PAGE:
The advice I received most during pregnancy and the first few months of motherhood was to “sleep when the baby sleeps.” I rarely slept when Henry did. Most mums I know didn’t sleep then either. There’s washing, cleaning and cooking that needs to be done. We feel like we need to do it all because we’re the ones that are home all day.
Like every new mum, I put so much pressure on myself in those first few months. I didn’t know what to do with a newborn, yet I was expecting myself to do it perfectly. I’d end up in tears just because I was so tired and couldn’t think rationally. When people asked how our family was doing, I always felt like I had to give a positive response.
Before motherhood, I was a social worker working with children in foster care. At work, the term ‘self care’ was thrown about all the time.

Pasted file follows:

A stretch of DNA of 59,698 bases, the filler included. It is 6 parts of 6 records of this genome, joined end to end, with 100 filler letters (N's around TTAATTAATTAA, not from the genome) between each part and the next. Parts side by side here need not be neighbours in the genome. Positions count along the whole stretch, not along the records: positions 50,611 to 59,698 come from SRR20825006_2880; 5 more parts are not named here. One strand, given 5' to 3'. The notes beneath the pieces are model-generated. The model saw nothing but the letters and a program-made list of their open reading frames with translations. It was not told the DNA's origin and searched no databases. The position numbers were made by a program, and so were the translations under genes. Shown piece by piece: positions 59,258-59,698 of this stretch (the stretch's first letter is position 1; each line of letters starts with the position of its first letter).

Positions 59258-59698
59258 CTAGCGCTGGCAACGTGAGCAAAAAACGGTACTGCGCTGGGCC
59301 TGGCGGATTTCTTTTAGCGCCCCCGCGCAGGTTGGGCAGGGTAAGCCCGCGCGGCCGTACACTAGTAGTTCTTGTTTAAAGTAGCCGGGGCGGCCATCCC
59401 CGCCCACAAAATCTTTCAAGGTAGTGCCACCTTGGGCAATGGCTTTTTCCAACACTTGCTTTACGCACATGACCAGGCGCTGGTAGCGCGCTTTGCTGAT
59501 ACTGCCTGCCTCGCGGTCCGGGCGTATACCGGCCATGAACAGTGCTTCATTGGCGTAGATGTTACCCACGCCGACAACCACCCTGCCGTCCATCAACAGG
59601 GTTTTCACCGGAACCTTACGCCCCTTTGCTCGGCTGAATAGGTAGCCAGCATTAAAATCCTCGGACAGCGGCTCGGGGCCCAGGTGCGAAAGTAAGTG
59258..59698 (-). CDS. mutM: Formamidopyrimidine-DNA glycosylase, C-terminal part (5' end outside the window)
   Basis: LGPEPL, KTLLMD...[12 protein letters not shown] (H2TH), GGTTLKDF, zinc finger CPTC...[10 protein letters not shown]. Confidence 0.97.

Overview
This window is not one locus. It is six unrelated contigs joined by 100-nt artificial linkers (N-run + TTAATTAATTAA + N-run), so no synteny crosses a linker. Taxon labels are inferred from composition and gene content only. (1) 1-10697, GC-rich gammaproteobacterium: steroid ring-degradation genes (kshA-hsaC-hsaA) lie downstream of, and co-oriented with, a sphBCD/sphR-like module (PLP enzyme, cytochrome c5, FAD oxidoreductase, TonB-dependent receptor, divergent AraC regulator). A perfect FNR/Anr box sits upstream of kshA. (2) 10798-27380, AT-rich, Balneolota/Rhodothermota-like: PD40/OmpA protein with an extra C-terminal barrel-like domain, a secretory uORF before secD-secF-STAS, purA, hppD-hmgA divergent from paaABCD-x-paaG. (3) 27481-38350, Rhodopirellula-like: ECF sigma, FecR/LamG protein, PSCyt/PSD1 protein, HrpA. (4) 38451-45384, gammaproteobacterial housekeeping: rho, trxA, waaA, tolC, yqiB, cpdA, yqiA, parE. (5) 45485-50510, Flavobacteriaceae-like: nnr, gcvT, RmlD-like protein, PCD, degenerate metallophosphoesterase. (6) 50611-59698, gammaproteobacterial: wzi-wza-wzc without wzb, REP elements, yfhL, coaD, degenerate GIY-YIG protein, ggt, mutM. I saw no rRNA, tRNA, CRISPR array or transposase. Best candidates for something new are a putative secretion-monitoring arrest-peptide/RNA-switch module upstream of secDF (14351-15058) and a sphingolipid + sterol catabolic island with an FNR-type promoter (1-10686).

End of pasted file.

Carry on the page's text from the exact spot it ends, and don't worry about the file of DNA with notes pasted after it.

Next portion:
‘Self care’ is about identifying and doing things that you need to do to look after yourself physically, emotionally and psychologically.
I kept coming back to this concept while on maternity leave and
1. Self-care assumes that you have time to yourself
2. Engaging in self-care causes ‘mum guilt’
3. When you’re most in need of self-care, it’s also when you’re least likely to
When you become a mum, you have no choice but to put your own needs last. Your baby comes first because they’re completely dependent on you for everything – food, sleep
Many new mums aren’t in a position to
‘Other care’ is a much more appropriate concept. It’s about doing things for others that will help them to be physically, emotionally and psychologically well. It’s not just about responding to the needs of your loved one; it’s about anticipating them. That’s what prevents little
I’m not saying that a mother doesn’t have a responsibility to look after herself. She does. I’m saying that ‘other care’ is important too.
A lot of it comes down to effort and reward. There are so many things that a partner can do for a mother that